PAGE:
This little bundle of delight woke from her nap yesterday right as I was done on the treadmill and ready to shower, so I decided to let her play in the bath while I rinsed off. On the way, she happened to grab her toothbrush and began chomping on it. That’s cool. I floss in the shower, so she can brush her teeth. We get in and I do my thing while she plays. I pay enough attention to see that she’s not drowning, but mostly, I’m just showering.

Until I happen to see her jam the toothbrush end down the drain, then back in her mouth.


Now, I can’t outright call this failure. I mean, sure, I could have been supervising her more closely. (Though, if we’re worried about supervision, the bigger failure would be the 5- and 6-year-olds out in the living room watching Magic School Bus with zero grownups, but whatever.)

I just bring it up because kids are weird and gross and I used to think there was something wrong with mine when they did stuff like this. I had about a year where every single time we went to a public bathroom, I had to repeat The Rule: “We don’t stick our faces in toilets in public restrooms, girls.” Do you know why we had this rule? Because a particular one of mine broke it every time. Face. Checking out the underside of the rim. EEW.

At the time, I was sure there was something I was doing wrong. I mean, whose kids are this fascinated by the inside of public toilets??? Turns out, mine are. And they’re okay. And their immune systems are awesome. And none of them inspect toilets right now. It was a phase.

So it’s not failure. I mean, I deal with the things that totally gross me out (apparently by making rules that are only marginally effective), but it’s just… kids. Tuesday, I heard myself say, “If you can’t stay out of mischief with a trashcan on your head, you might have to spend some time without it on your head.” They’re just weird.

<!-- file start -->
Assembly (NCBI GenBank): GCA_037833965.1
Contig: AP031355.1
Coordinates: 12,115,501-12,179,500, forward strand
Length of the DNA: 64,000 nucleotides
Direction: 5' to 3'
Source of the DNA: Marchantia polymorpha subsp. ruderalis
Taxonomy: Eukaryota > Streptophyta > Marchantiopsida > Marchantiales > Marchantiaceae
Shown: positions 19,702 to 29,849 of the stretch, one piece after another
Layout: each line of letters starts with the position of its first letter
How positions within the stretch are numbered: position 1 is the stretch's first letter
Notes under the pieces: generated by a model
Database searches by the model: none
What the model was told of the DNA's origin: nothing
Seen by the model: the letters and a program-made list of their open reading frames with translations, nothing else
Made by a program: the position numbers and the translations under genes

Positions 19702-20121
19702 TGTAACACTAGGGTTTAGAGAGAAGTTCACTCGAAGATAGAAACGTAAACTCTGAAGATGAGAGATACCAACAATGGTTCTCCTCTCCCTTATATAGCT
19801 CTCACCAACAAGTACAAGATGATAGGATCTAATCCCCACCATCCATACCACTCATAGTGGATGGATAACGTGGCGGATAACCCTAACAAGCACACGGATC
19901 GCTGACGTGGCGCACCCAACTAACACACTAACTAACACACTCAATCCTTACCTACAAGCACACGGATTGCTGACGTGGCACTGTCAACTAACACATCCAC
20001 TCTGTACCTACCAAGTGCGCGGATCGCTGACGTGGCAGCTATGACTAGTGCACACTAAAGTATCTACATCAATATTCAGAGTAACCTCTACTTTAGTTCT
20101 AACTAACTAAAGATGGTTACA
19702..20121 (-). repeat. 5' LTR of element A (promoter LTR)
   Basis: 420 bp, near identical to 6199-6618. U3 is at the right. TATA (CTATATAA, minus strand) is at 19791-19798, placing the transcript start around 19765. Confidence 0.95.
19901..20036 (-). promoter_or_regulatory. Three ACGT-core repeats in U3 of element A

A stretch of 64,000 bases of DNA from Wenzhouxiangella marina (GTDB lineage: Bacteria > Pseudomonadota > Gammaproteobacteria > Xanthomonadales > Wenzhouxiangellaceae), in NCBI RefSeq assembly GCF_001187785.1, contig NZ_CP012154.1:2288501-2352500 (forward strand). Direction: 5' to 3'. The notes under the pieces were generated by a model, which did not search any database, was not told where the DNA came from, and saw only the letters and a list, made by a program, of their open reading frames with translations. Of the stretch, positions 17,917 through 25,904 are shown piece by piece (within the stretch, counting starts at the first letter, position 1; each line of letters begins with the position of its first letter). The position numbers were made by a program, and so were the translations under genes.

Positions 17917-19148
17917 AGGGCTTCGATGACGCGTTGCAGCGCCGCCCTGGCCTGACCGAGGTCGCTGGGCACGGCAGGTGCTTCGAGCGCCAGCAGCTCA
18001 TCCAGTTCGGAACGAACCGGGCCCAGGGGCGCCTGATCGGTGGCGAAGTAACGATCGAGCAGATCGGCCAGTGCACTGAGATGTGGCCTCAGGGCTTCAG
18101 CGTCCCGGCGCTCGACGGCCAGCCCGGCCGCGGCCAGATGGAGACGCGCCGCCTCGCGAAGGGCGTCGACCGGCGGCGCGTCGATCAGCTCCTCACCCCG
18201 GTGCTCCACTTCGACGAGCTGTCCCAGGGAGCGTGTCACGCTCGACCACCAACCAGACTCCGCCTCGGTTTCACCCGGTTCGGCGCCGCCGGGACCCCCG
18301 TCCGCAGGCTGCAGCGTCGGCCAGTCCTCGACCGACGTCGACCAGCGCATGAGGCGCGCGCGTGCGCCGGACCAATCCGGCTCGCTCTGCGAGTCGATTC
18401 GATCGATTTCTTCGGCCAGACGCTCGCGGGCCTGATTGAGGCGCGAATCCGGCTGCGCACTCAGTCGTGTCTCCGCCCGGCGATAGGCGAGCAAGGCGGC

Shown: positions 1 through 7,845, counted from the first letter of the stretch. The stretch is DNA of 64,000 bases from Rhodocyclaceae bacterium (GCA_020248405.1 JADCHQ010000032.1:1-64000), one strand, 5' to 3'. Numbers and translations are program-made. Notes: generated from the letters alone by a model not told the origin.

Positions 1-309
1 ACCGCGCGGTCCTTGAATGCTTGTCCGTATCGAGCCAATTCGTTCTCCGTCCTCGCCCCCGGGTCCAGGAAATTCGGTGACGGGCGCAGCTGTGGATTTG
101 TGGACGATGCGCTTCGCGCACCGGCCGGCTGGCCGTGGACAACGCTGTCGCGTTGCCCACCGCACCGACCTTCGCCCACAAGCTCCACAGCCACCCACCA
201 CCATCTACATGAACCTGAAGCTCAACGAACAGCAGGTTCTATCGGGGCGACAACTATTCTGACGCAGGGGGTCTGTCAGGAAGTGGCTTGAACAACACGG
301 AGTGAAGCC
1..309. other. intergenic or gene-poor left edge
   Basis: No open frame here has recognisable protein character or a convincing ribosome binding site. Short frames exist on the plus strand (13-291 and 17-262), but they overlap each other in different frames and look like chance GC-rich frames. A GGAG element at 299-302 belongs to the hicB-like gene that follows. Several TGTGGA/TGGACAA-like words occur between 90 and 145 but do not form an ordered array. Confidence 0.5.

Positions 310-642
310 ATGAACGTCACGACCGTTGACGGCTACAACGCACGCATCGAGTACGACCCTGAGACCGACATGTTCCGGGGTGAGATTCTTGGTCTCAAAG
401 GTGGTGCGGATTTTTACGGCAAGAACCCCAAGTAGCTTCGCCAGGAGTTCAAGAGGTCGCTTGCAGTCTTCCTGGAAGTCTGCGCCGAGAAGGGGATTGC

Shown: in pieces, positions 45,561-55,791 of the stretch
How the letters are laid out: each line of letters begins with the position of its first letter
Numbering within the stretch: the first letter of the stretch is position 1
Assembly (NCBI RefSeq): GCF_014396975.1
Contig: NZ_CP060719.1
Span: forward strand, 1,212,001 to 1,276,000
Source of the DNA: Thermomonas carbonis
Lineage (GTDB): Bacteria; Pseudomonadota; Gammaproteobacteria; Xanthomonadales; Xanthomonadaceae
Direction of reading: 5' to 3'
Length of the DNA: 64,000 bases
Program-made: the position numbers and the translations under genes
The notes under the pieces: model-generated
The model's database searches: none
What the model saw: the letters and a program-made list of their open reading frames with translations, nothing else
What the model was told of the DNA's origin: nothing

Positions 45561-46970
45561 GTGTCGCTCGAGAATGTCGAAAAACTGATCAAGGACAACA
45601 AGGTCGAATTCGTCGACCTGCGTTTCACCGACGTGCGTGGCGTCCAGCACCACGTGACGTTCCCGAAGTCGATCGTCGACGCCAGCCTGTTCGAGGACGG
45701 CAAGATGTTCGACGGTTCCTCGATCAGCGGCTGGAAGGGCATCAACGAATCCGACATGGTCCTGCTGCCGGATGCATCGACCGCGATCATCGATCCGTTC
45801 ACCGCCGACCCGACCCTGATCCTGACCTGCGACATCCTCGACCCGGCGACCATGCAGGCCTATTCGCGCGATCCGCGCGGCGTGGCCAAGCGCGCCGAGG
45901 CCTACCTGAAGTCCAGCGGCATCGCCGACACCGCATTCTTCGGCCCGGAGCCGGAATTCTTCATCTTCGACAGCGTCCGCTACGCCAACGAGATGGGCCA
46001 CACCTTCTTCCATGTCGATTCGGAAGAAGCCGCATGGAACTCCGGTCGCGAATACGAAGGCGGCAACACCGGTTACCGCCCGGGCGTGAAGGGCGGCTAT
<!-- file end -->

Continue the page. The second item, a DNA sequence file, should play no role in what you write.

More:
The grace here has been, over the last several years, learning to roll with it rather than internalize it as some deficiency in my mothering skills. I’ve learned to chuckle at it (sometimes with a shudder) instead of internally shaming myself for it.

Friends, are there things that your kids do that you feel shame about? Is it possible they’re just… being kids? How would it feel to handle the behavior that needs to be unlearned, but without taking it in as personal failure?

This post is part of a 31-day series called “Grace in Failure.” Other posts from the series can be found here.

31days of grace in failure 4-3


Published by robininalaska

Robin Chapman is a part-time writer, editor, and birth photographer and a full-time imperfect mama, wife, Jesus follower, and normalizer of failure. She’s trying hard to learn how to do this motherhood thing in a way that doesn’t land the whole family in intensive therapy. She has a heart for helping other mamas buried in the little years with hope, humor, and solidarity. You can find her hiding out in the bathroom with an iced dirty chai, writing and editing and making spreadsheets for where she is a cheerleader for mamas, or online looking for grace in her mundane and weird life. She lives in Fairbanks, Alaska with her four delightful (crazy) kids—some homeschooled, some public schooled, some too young for school at all—and her ridiculously good looking husband, Andrew.

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  1. I have had to tell Daniel not to put his face in the toilet on more than one occasion. It seems to be a weird fascination for him, “hey, check out that it’s just the size of my face!”
    And go around rubbing his tooth brush on every surface “cleaning” intermittently with brushing his teeth. This I think is gross, but really don’t mind too much considering his mother dipped her toothbrush in the toilet, then proceeded to brush her teeth when she was his age.
    So I think you are right, it’s just children.


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